Together the data suggests that more
Together, the data suggests that more work needs to be done to establish the role of PARP inhibitors in Ewing sarcoma. As a single agent, there is some activity in Ewing sarcoma cell lines and a highly statistically significant relationship between olaparib sensitivity and EWS–FLI1 expression. However, the sensitivity does not occur in all the ES cell lines and predictors of sensitivity to PARP inhibition are clearly needed. There appears to be impressive activity in an ES xenograft when PARP inhibition is combined with temozolamide (Brenner et al., 2012). However, it is clear that combination of PARP inhibitors with other chemotherapeutic agents may substantially enhance myelosuppression and will require careful study to determine optimal dose and schedules (Kummar et al., 2011). It is clear that the activities of PARP are complex and it participates in multiple DNA repair pathways (reviewed in Wang et al., 2012). This biology is likely only further complicated by EWS–FLI1 that impacts the expression of multiple genes in various pathways. Therefore, careful studies of these agents in Ewing sarcoma will be required to allow for optimal utilization of these agents in treatment strategies.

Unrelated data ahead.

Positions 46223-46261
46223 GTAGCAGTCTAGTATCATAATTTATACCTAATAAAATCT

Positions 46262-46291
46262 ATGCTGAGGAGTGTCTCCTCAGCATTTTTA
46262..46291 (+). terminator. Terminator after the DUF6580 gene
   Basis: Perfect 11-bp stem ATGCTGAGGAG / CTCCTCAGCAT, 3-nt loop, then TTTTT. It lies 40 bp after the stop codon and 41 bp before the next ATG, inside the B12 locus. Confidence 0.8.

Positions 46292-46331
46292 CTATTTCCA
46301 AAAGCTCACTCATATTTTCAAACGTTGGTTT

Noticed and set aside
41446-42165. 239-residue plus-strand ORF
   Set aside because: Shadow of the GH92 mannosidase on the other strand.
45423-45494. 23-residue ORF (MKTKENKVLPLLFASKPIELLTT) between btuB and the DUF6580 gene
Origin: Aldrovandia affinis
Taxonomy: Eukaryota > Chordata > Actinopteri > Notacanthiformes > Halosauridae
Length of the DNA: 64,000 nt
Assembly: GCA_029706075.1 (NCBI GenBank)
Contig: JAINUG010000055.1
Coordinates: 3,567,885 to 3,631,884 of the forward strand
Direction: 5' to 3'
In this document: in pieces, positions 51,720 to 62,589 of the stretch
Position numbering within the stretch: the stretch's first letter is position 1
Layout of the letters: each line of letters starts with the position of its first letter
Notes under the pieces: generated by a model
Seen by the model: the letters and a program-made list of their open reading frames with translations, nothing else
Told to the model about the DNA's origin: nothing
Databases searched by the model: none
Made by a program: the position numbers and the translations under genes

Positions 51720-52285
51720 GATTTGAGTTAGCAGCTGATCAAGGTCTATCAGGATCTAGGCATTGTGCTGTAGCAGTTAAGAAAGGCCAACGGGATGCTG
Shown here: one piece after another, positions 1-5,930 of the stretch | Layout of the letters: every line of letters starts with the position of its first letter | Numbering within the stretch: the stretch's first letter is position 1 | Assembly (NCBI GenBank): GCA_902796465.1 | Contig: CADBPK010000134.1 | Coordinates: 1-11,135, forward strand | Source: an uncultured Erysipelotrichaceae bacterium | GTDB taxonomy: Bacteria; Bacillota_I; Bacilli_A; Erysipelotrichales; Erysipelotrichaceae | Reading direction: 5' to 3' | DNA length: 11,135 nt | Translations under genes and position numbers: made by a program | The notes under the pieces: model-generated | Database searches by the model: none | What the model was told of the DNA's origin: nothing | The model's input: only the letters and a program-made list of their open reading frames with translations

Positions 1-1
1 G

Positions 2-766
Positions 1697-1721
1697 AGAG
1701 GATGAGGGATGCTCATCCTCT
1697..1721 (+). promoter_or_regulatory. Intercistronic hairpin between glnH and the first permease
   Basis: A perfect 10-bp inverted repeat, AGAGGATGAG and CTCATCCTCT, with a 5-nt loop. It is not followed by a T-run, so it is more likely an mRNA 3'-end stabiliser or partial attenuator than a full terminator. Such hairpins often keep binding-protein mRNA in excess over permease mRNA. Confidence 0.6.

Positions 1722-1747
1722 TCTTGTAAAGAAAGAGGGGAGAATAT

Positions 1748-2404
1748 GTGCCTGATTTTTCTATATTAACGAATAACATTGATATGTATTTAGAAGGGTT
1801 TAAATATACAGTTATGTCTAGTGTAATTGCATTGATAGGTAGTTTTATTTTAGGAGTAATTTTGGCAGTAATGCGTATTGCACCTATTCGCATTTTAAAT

IGF signaling pathway inhibitors The importance of the IGF pathway to sarcoma biology including Ewing sarcoma has been the subject of decades of investigation. A number of important studies have established the importance of this pathway to the biology of Ewing sarcoma. In particular, IGF has been shown to mediate EWS–FLI1 driven malignant transformation of NIH3T3 Cell Cycle Compound Library mg as measured by soft agar assay (Toretsky et al., 1997). EWS–FLI1 in turn drives expression of the IGF1R receptor and suppresses expression of the negative regulator of IGF, IGFBP3 (Prieur et al., 2004, Cironi et al., 2008, Herrero-Martin et al., 2009). In addition, recent work shows that EWS–FLI1 regulates a series of miRNAs that perturb multiple members of the IGF pathway (McKinsey et al., 2011). From a therapeutic standpoint, critical preclinical studies have established the sensitivity of ES cells to inhibition of IGF both in vitro and in animal models of Ewing sarcoma (Scotlandi et al., 1996, Scotlandi et al., 1998). These studies have established the importance of this pathway to the biology of Ewing sarcoma mitigating everything from angiogenesis to drug resistance to a variety of agents active in Ewing sarcoma including ET-743 (Hofbauer et al., 1993, Benini et al., 2001, Strammiello et al., 2003, Manara et al., 2005). In recent years, agents have become available to target this pathway in the clinic. In particular, work has been done to evaluate antibodies targeting the receptor, small molecule kinase inhibitors of the receptor and downstream target inhibitors such as mTOR. In the preclinical setting, these agents were successful at inhibiting Ewing sarcoma tumor growth both in vitro and in animal models (Scotlandi et al., 2005, Martins et al., 2006, Manara et al., 2007, Kolb et al., 2008, Kurmasheva et al., 2009, Houghton et al., 2010, Kang et al., 2010, Beltran et al., 2011, Kolb et al., 2011). In addition, the agents were linked to critical biological processes such as the establishment of blood vessels in the growing tumor and even experimental models of metastasis (Krishnan et al., 2006, Manara et al., 2007, Liu et al., 2010). Therefore, there was considerable excitement when these agents moved into the clinic. Early phase I work established the safety of the IGFIR antibodies in a variety of tumors, including Ewing sarcoma in children (Malempati et al., 2012). As the agents moved into phase II, the excitement led to robust accrual. In a study sponsored by the Sarcoma Alliance for Research through Collaboration (SARC) using a fully human IGFIR antibody, 115 Ewing sarcoma patients were accrued in 31 different institutions in just over two years (Pappo et al., 2011). Again dramatic responses were observed with this agent such as that seen in Fig. 2. However the overall response rates were in the range of 10–15%. A similar study with an alternative IGFIR antibody demonstrated response rates of 17% and again some dramatic responses were observed (Malempati et al., 2012).